What the Heck is P2 Anyway?

IAP2 trainer Jessica Delaney leads a group discussion during Day 1 of the Sept. 2015 Foundations course in Vancouver

IAP2 trainer Jessica Delaney leads a group discussion during Day 1 of the Sept. 2015 Foundations course in Vancouver

I’ve worked with Engage Delaney for about two months now, and I have a confession: I’ve had a bit of trouble so far explaining to friends and family what, exactly, we do. (Sidebar: That’s not really a great feeling when you’re a communications person.)

Until today, I haven’t been able to hit on a simple, one or two sentence explanation of public participation (P2), or public engagement. But this morning I had an a-ha moment. I’m taking the International Association for Public Participation’s (IAP2) Foundations training course this week and my awesome trainer (D+A’s own Jessica Delaney) distilled it plainly in two simple steps.

Public participation is: There is a decision that has not yet been made, AND there is a role for the public in helping make the decision.

It gets a bit more complicated from there, but at least I know what I’ll be able to say at parties from now on when someone asks me about what I do.

OK so now that you know what public participation is, what’s next in actually doing it? The short answer is making a detailed, step-by-step plan that outlines the who, what, when, where, why and how.

But the foundation to that plan, the starting point, is clearly articulating the decision that needs to be made. This “decision statement” should be a clear, single sentence outlining the decision itself, who is the decision maker and the timing for the decision.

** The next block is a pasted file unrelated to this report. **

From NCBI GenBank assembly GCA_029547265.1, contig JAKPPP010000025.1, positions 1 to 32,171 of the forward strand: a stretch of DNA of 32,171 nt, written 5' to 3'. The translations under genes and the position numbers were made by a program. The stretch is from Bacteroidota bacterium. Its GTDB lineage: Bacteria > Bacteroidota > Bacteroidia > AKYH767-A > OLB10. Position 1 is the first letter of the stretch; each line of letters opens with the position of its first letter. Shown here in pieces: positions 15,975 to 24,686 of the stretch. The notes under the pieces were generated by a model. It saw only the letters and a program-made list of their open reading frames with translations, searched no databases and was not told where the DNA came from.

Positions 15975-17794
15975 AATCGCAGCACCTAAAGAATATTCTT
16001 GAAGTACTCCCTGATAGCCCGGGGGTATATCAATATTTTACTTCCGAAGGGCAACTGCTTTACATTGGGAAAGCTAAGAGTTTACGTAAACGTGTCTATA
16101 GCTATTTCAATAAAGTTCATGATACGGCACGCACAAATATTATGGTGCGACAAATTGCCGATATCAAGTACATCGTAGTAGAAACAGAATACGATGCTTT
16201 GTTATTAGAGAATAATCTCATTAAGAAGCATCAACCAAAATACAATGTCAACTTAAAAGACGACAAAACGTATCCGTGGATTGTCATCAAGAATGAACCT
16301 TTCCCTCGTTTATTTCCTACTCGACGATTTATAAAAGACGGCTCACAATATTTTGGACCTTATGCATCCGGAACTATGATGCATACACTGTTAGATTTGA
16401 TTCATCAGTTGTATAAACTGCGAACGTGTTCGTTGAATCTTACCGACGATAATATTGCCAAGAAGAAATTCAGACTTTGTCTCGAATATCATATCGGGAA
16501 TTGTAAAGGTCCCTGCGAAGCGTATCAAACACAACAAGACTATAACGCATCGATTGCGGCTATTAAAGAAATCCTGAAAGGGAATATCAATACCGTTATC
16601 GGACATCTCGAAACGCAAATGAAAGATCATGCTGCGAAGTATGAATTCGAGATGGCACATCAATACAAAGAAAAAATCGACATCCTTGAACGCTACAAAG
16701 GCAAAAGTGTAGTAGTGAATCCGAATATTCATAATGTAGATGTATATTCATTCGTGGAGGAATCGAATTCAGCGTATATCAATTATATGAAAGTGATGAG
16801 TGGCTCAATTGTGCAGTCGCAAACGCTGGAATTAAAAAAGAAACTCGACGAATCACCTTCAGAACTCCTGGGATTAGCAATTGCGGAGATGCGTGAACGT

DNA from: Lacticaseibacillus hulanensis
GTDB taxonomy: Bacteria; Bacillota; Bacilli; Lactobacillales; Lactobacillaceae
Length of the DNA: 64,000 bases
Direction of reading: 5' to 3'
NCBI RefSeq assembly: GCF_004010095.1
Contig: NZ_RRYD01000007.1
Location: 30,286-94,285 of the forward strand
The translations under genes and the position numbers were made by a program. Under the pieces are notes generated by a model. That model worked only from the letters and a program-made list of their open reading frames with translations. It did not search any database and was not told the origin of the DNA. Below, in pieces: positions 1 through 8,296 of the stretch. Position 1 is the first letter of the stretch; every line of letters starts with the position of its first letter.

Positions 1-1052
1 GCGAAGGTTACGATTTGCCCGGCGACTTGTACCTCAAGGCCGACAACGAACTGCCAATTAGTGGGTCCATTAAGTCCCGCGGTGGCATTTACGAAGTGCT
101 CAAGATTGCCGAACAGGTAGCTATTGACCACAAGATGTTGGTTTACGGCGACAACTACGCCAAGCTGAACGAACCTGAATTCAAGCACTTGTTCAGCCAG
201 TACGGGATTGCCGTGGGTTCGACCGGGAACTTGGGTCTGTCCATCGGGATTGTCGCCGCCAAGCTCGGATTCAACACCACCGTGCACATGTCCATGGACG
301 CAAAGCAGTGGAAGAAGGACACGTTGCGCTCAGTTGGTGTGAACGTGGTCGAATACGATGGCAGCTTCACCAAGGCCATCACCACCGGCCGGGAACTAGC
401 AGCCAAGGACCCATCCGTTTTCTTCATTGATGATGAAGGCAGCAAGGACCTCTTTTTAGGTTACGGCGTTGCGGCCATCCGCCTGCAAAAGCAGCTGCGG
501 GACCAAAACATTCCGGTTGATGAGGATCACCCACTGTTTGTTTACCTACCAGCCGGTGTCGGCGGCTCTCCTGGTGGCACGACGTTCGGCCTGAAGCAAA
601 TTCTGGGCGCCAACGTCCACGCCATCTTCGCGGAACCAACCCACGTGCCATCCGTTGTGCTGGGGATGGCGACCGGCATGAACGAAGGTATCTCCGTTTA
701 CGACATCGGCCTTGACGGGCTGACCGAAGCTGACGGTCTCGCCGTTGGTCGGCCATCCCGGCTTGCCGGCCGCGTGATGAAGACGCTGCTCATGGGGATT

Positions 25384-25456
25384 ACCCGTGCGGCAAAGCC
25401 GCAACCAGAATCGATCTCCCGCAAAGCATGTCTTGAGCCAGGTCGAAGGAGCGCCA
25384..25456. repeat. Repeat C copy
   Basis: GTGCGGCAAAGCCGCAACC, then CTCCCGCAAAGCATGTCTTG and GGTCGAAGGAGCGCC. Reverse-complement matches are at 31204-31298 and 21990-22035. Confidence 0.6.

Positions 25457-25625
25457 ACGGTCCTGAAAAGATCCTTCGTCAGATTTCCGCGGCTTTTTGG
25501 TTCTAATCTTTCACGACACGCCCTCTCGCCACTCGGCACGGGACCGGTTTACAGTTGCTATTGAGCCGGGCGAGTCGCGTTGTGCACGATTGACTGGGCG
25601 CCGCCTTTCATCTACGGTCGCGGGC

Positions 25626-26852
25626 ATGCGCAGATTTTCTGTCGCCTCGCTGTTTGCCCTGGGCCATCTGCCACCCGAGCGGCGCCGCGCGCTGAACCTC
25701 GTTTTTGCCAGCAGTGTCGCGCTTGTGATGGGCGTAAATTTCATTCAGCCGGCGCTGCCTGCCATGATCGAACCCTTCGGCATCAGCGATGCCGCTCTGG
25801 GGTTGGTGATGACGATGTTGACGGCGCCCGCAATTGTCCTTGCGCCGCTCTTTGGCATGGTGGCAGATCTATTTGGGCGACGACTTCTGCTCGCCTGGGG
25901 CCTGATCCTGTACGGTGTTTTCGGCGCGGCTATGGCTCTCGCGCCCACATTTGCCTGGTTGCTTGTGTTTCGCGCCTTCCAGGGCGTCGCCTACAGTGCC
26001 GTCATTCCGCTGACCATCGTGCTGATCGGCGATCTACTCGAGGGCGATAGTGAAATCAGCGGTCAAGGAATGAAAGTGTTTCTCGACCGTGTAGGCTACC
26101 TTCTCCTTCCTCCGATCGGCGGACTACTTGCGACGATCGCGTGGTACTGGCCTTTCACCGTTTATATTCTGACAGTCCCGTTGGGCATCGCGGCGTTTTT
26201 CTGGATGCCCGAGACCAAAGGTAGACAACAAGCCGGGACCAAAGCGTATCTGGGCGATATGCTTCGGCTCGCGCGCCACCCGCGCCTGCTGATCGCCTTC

Here’s an example of a decision statement: The Smallville school district (the decision maker) will select the location for a new elementary school (the decision) within the next six months (the timing).

This decision statement doesn’t actually say anything about involving the public in the decision-making process, because it’s meant to outline the project itself – not just the engagement portion of the project. But it’s an important foundation for the P2 process. If you can’t clearly identify the decision, it’s pretty difficult to ask for input.

I’ve been thinking about the decision statement like a topic sentence of a paragraph, a thesis statement for your research paper or even the lead sentence of a newspaper article – it can be tricky to articulate simply and concisely, but it’s vital to organize the rest of the process. The P2 plan can unfold once the decision has been identified.

Stay tuned for more highlights and insights from the IAP2 Foundations course all this week.